4 ways to get your great new design onto a t-shirt

facebooktwittergoogle_plusredditpinterestlinkedinmail

The T-shirt design category is beloved by 99designs’ staffers, designers and customers alike, and is one of the most popular categories on our site. After all, just about everyone has at least one t-shirt in their wardrobe…and can make room for one more. Whether you wear ‘em to support a favorite cause or to show the world who your favorite rock band or new startup is, t-shirts are a great way to look cool and express yourself.

One question we often hear from customers is some variation of “how the heck do I actually get my awesome new design onto a t-shirt?” So we  thought we’d shed a bit of light on the various processes involved in printing that sweet t-shirt you (and your supporter) will love to wear. In no particular order, here are four methods to consider.

1. Standard screen printing


This is the most common and widely available method of printing a design onto a t-shirt. The process begins by taking the artwork, separating each color and printing films (basically a photo positive on a clear material such as vellum) for each color. Each film is then used to create or “burn” a silk screen which has been coated with a light-sensitive emulsion. The silk screen is then used to print each color in sequence, until the artwork is reproduced onto the garment.

The size of the print is limited to the dimensional size of the screen, but is typically large enough to cover a good portion of the front (or back) of a t-shirt.

Want to keep it real and do it yourself? Bravo! If your design is fairly basic and doesn’t require a bazillion colors, there are some cool little screen printing kits available… check around online or go to your nearest art supply/ craft store and pick one up!

2. Oversized or large format


Oversized prints are larger than standard t-shirt designs and cover most of the front of a shirt, without printing over any of the seams or onto the sleeves, collar or bottom hem. They are generally printed using the same method as standard screen printing, but with larger screens.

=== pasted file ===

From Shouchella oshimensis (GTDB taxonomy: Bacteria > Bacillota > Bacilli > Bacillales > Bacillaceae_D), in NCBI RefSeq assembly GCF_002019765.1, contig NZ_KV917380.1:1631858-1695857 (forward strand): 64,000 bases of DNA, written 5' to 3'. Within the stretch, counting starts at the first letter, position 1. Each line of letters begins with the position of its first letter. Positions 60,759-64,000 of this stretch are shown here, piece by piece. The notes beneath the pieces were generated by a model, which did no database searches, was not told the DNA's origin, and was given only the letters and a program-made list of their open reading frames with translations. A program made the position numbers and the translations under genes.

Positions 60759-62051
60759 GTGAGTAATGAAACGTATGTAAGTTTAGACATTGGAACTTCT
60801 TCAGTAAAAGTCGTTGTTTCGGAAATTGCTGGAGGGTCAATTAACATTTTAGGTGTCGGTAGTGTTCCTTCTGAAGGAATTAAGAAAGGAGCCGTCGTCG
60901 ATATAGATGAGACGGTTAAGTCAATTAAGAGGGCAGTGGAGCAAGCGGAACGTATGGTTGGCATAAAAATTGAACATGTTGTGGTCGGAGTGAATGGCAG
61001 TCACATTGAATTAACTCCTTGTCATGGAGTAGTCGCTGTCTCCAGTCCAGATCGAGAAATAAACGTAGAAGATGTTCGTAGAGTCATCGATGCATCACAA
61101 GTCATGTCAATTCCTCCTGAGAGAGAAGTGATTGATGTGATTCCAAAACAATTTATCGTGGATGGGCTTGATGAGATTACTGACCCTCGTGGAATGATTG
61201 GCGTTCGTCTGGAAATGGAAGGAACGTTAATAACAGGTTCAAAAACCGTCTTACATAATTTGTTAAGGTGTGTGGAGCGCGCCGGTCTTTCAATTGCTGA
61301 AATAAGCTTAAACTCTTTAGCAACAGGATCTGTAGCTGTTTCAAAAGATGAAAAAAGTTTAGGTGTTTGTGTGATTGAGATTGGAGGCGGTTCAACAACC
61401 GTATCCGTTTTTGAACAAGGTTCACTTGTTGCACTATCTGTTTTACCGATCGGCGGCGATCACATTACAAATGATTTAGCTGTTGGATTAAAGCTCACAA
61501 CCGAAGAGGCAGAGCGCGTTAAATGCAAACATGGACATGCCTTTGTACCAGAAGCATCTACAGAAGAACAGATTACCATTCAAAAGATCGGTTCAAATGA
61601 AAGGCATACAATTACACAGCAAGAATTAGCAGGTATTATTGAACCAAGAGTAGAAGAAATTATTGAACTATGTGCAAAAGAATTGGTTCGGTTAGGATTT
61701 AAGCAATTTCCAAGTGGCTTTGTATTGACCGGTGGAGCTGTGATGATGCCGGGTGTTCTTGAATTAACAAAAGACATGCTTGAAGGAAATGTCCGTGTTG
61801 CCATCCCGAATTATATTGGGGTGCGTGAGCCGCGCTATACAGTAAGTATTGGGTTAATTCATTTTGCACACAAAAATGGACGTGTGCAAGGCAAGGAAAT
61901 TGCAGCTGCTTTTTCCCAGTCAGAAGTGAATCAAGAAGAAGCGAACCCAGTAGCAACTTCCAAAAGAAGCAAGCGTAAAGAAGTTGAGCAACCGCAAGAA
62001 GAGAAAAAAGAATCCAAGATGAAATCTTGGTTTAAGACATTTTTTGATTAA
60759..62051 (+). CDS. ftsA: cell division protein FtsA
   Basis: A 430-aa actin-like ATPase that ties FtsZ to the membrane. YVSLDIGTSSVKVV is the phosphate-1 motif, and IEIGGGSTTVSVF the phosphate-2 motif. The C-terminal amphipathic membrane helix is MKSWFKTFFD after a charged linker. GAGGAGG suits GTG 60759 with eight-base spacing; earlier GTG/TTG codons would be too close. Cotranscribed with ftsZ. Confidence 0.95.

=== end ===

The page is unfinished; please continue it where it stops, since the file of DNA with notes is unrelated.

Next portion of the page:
T-shirts with jumbo graphics are becoming quite popular with more and more screen printers offering this type of printing, but expect to pay a bit more if you want to go big!

3. All over printing


Just as the name suggests, an all-over print covers the entire shirt, with artwork that prints over the seams, sometimes including the collar, the sleeves, the hem or all of the above. This is generally achieved by using a machine called a belt printer. Other methods include dye sublimation and super sized silk screening.

Although you can get some really cool results with this process, there are definitely some limitations to be aware of if you are considering an all over print:

  • Visual inconsistencies: because the printing goes over the seams and collar, there are likely to be some minor visual inconsistencies. It’s a inherent trait of this type of printing and can actually end up looking pretty cool and unique!
  • Limited number of colors: shops that do all over printing typically limit the number of colors you can use – a maximum of three different colors is pretty standard.
  • Availability: many screen printing shops don’t offer belt printing.
  • Cost: because this is a specialized type of printing offered by select shops, it is also considerably more expensive.

4. Inkjet or iron-on transfers

Need to make just a few t-shirts or even just one? Iron-on transfers are a simple and affordable option. An iron-on transfer is special paper you print on using a standard home inkjet printer. You then lay it on the shirt and run a hot clothing iron on top of it, transferring the design to the t-shirt. You can buy transfers at most art and craft stores as well as many office supply places.

Although cheap and readily available, iron on transfers have some limitations:

  • Size: 8.5 x 11 is usually the maximum size for an iron-on transfer sheet (unless you can find a store that sells it in bulk).
  • Fading: although you can achieve nice results this way, the print will fade quicker and will not be as vivid as a screen printed design.

 

So there you have it – four ways to get your design onto a t-shirt and onto the backs of your supporters, pronto. Stay tuned for a blog post coming soon featuring some of our favorite t shirt design contests – in the meantime, for a bit of inspiration have a look at some of the cool contests customers have recently wrapped up!

facebooktwittergoogle_plusredditpinterestlinkedinmail

William is a member of 99designs' support team in San Francisco, specializing in print and web design.